How to Learn Talent Management From Olympians




  • August 9, 2016

    The Olympic Games kicked off over the weekend and man was it an extravagant opening ceremony. I’m always mesmerized by the power of the games to bring together the best athletics from all over the world competing for glory. Sure only the best of the best, i.e. the top three, win medals, but being called Olympians, in its own right, is a matter of great pride. It’s like being the top 5-10% of your organization’s talent pool. The best of the lot. The future leaders of the organization.


    There are 28 sports being contested in the Olympics this time. And while the end result is the same, medals for the best three, the approach of each sport is different in terms of how the skills of Olympians are managed. Sure they’re the best, the most skilled and talented individuals, but achieving their goal requires different management skills and utilization of their talents.


    Here are a few sports which you can learn from to manage your talent pool.


    Synchronized Swimming


    This sport is without a doubt beautiful to watch. Simply termed it can be called “harmonized motion”. Two Olympians doing the same thing, mirroring each other in every move to produce the same output. Synchronized swimming is the perfect example for manufacturing firms where quality, consistency and efficiency in product output is critical.


    Sure, individuals behave, react, and are motivated differently, but what’s important is to ensure that all that results in the same achievement of targets. Having structure and discipline is key here to ensure no one gets out of line and misses an important step.


    Relay Race


    Probably the trickiest sport to manage mainly because of two factors:



    1. How to pass the baton while running and without looking back
    2. The order of the runners, i.e. who goes first and who goes last.

    This sport is probably where teamwork is at its peak. Four Olympians working hard to deliver speed, however, making a mistake (like dropping the baton) will disqualify the entire team. Who would you blame then? Would you blame anyone or just admit to the mistake as a team?


    Also it’s important to consider the timing of when to use each Olympians’ skills. Sure, collectively they’re all trying to be fast, but in reality they aren’t equal. One of the four will be the fastest – and of course one of them will be the slowest. Hence, when aiming for a common goal it’s imperative to drop their egos and know how to structure their contributions in a way that’s collectively beneficial. In most cases, the fastest person goes last and the slowest comes in third. The key is, to know what your contribution will be and not try to step on each other’s toes (pun intended).


    Triathlon


    You have cyclists, runners and swimmers – all of whom train hard to expert their skill. But being a triathlete is in a league of its own. Three distinct disciplines which require three different techniques and three different mindsets to produce results. Put them all together and quite honestly you have ultimate Olympians (resources)!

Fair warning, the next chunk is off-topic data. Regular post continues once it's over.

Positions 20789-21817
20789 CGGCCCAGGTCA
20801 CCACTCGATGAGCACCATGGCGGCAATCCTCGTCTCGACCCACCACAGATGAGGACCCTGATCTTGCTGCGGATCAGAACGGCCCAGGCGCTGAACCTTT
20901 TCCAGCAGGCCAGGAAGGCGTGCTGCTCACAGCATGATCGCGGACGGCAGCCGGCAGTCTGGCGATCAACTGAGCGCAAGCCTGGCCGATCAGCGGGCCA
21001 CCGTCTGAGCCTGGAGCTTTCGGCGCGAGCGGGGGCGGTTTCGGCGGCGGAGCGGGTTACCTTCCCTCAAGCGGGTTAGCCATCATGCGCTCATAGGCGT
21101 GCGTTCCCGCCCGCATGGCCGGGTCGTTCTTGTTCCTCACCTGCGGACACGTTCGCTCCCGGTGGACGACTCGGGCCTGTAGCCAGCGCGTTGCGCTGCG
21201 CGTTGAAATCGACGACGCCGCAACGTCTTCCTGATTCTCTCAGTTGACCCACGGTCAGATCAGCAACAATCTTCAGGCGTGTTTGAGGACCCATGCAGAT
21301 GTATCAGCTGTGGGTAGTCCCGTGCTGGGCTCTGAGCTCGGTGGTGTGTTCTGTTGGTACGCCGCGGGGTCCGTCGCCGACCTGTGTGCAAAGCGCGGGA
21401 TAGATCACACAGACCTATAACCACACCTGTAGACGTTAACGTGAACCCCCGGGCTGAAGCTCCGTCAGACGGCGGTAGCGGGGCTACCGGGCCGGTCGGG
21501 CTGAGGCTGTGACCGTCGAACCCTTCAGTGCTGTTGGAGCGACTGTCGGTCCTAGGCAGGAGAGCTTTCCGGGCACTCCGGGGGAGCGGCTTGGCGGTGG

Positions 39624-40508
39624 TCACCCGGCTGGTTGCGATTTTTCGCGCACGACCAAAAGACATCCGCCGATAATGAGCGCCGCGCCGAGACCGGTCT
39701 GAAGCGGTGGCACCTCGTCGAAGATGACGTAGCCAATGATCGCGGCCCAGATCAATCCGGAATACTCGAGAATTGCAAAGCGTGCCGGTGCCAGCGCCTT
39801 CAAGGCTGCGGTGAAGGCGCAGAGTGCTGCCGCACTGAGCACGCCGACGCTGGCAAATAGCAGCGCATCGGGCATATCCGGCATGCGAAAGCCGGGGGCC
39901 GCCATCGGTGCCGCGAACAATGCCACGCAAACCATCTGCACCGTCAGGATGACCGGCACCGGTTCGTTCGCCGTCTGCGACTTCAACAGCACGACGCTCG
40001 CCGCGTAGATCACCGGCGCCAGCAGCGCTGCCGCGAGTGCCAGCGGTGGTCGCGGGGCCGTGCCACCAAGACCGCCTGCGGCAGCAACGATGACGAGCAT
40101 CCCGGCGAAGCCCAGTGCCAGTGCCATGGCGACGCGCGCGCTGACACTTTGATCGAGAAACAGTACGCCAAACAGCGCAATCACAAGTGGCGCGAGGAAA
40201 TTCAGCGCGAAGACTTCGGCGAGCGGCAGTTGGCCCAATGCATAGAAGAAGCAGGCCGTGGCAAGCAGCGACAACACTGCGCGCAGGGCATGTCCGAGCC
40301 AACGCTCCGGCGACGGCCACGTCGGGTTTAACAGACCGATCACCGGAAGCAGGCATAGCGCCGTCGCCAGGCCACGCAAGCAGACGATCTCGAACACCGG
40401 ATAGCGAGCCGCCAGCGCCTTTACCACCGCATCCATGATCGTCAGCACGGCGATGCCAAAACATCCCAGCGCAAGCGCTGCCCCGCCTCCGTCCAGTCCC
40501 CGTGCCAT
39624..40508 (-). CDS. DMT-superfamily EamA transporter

In an organization you have a talent pool of individuals who are specialists in their chosen field. They’re excellent at what they do, but let’s face it, you’ll hardly find someone who’s versatile to excel cross-functionally. This breed is probably not more than 5% of your talent pool. With such “triathletes” you’ve got a golden opportunity to use their skills in multiple functions, help enhance cross-function synergies, improve processes and procedures and fast track them to leadership roles.


    Rowing with Coxswain


    Rowing is a team sport that requires discipline and immense concentration – much like what we all do in our work. And now throw into the mix a Coxswain who doesn’t actually row but is still part of the team and contributing to its success.


    Unlike a team in an organization where everyone is making significant contributions to the output of the function, the coxswain doesn’t directly contribute to the team’s output. However, in spite of their limited physical contribution their role is pivotal. They steer, motivate, and critique the team’s performance to ensure they’re on track and utilizing their full potential. Similar to a mentor, the coxswain drives the best out of the team.


    In organizations people often “talk” about a leader’s direct contribution in the team’s output. Well here’s an example of a leader who doesn’t literally lead from the front (like other team sport’s captains), but contributes enough to significantly improve performance.


    The Olympic Games are surely a marvelous occasion for the world to come together, put aside their differences and engage in healthy competition. Much can be said and learnt from this global phenomenon where talented Olympians come together to represent their countries and take home glory as heroes. Your team is no different. They all represent your function and strive for glory. As a leader, are you watching the Olympics to implement what you see?

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    Author: Paul Keijzer


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